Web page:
Wiki fun, the early days: Today, there are lots of comments bouncing around the blogosphere and wikiosphere about the purchase of the domain name Wiki.com for $2.86 million to be used by John Gotts to launch “an online destination for consumers to learn about, create and share wiki sites.”
He partnered with wiki hosting firm MindTouch to handle the technology side of things after, according to Valleywag.com, he “called JotSpot and offered the deal, assuming they’d jump at the chance. But the wiki company told him they didn’t want to work with a competitor.”
I am not a dispassionate sideline observer of such news. I am a full-blown wiki kool-aid drinker. Not only as a creator of media, but as an area of business. I am a big fan of wikis and almost feel fortunate that so much media coverage of wikis is focused on controversies surrounding abuses of Wikipedia. My “evil business side” lets me know that as long as wikis are getting such negative mainstream coverage, other “traditional media types” won’t dive into yet another goofy sounding web thing. Indeed, I consider it a competitive advantage of mine whenever I discover some really amazing Web 2.0 technology or approach is being called by some silly-sounding name as it assures me that I have a year or two to play with it before anyone I know in the real world will start thinking about it in terms of a business application. (I especially love really brilliant web applications that leave vowels out of their names as that adds another six months to my opportunity to see if it really makes sense.)
Also, it helps me to know that the most popular open-source software running the best known wikis is so user unfriendly that it frightens off all but the most tech-savvy traditional media developers and, unfortunately, potential contributors to a wiki-powered website. For me, that’s also a competitive advantage. Indeed, even if you go try to set up a Wiki.com site today (and it’s utilizing a relatively “easy” user-interaface) chances are if you’re not a geek, you’ll be extremely frustrated with how hard it is…and you’ll write off the whole “wiki thing” for another six months. (Hint, you’ll probably find it easier to set up one on jotspot.com)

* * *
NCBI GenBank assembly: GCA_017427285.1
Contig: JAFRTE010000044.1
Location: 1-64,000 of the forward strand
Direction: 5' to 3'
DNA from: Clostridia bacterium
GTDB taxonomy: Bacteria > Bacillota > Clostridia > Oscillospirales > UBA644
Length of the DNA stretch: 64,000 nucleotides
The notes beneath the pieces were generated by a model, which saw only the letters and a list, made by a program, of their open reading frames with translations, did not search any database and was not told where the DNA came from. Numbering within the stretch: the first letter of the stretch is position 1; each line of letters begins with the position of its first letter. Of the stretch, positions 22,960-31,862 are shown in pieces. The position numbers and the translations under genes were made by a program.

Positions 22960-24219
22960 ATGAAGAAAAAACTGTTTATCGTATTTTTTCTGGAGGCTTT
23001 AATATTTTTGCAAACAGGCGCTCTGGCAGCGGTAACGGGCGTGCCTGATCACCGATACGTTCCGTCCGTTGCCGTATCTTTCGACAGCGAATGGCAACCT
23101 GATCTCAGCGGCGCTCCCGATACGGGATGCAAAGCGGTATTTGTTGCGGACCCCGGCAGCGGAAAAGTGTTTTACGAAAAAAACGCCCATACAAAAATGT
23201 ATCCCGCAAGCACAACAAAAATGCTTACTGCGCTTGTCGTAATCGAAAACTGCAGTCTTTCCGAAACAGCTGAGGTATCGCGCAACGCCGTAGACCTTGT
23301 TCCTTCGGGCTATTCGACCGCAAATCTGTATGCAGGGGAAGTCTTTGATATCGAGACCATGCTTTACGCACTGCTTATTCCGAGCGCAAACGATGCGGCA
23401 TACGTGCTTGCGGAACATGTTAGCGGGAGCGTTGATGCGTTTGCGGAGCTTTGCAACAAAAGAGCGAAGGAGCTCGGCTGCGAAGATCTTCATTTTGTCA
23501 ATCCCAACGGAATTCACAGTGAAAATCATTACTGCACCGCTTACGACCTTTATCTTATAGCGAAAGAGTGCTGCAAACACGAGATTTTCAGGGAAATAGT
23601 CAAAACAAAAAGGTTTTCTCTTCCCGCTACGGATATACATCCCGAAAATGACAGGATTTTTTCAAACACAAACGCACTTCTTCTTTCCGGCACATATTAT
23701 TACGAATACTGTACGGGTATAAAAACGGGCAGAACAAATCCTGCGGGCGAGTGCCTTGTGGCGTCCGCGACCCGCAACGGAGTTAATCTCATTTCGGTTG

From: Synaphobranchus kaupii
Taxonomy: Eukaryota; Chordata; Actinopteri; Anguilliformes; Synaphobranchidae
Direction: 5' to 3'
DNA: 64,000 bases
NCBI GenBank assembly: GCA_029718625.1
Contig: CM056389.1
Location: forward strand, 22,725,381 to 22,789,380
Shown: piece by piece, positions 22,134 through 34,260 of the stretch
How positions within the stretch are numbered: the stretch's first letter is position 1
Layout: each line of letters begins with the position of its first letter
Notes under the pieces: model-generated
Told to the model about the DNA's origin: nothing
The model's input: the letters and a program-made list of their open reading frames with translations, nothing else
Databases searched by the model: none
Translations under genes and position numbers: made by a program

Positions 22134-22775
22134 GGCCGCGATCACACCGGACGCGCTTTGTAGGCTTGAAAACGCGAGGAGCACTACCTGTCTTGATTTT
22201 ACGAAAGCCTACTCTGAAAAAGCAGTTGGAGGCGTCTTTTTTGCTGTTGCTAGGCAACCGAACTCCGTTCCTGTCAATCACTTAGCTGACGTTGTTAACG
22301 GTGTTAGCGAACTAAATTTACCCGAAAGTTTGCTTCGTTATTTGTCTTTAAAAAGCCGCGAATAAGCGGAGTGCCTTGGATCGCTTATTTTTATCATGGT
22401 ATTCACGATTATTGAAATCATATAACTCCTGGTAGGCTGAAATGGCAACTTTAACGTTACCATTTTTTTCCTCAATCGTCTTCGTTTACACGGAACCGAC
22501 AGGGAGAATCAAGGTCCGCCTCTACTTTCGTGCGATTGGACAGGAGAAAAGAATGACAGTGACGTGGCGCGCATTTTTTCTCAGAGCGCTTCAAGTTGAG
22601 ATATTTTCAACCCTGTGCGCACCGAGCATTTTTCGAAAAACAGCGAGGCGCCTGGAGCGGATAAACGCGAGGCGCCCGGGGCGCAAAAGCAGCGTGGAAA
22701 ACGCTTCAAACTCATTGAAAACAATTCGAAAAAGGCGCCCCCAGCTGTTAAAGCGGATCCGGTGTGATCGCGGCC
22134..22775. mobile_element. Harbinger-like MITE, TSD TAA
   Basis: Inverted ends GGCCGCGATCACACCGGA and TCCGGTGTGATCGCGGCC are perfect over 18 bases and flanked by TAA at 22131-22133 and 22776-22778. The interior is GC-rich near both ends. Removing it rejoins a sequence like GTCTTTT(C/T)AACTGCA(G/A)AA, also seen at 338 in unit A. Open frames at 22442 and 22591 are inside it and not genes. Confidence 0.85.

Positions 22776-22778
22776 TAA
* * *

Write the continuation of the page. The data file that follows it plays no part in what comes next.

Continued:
I’ve long gotten past equating Wikipedia’s downside with the incredible upside potential of the wiki platform and approach. It’s like in the early days of blogging (and, frankly, still today) when the critics of “bloggers” (primarily, those threatened by bloggers) couldn’t get over their dislike of who was blogging to realize the medium was, in effect, a real simple to use content management platform that could be used by traditional media as easily as by someone wearing pajamas. Frankly, they still don’t get it. Today, that same type of “not getting it” is taking place over wikis because of two reasons: 1. “Wiki” is a goofy word — it sounds like a toy, not something with the engineering and cultural significance of, say, Hoover Dam. 2. Wikipedia’s first “mainstream” coverage has nearly all been filtered though a lens of its potential for evil and abuse. These two factors mean, simply, that the arena of wiki-based media is wide open for people like me to play around in.
And by play, I mean do something I enjoy that brings me great satisfaction, that will be of service to the greatest number of people — and that also has the potential for being a significant business opportunity.
Those who read this weblog closely know that for the past few months, I have used a rather valuable piece of Internet real estate, the domain name Smallbusiness.com to create what’s becoming a wonderful casebook example of the power of a wiki platform. When I set it up, I couldn’t believe no one had registered the URL SmallbusinessWiki.com, so I did that and redirected it to Smallbusiness.com. Also, the same is true for wiki.smallbusiness.com and sbwiki.com.
The one URL I thought I’d never get was smallbusiness.wiki.com, but, as the saying goes, “The early bird let’s some other guy pay the $2.86 million.”
That’s what I mean by fun.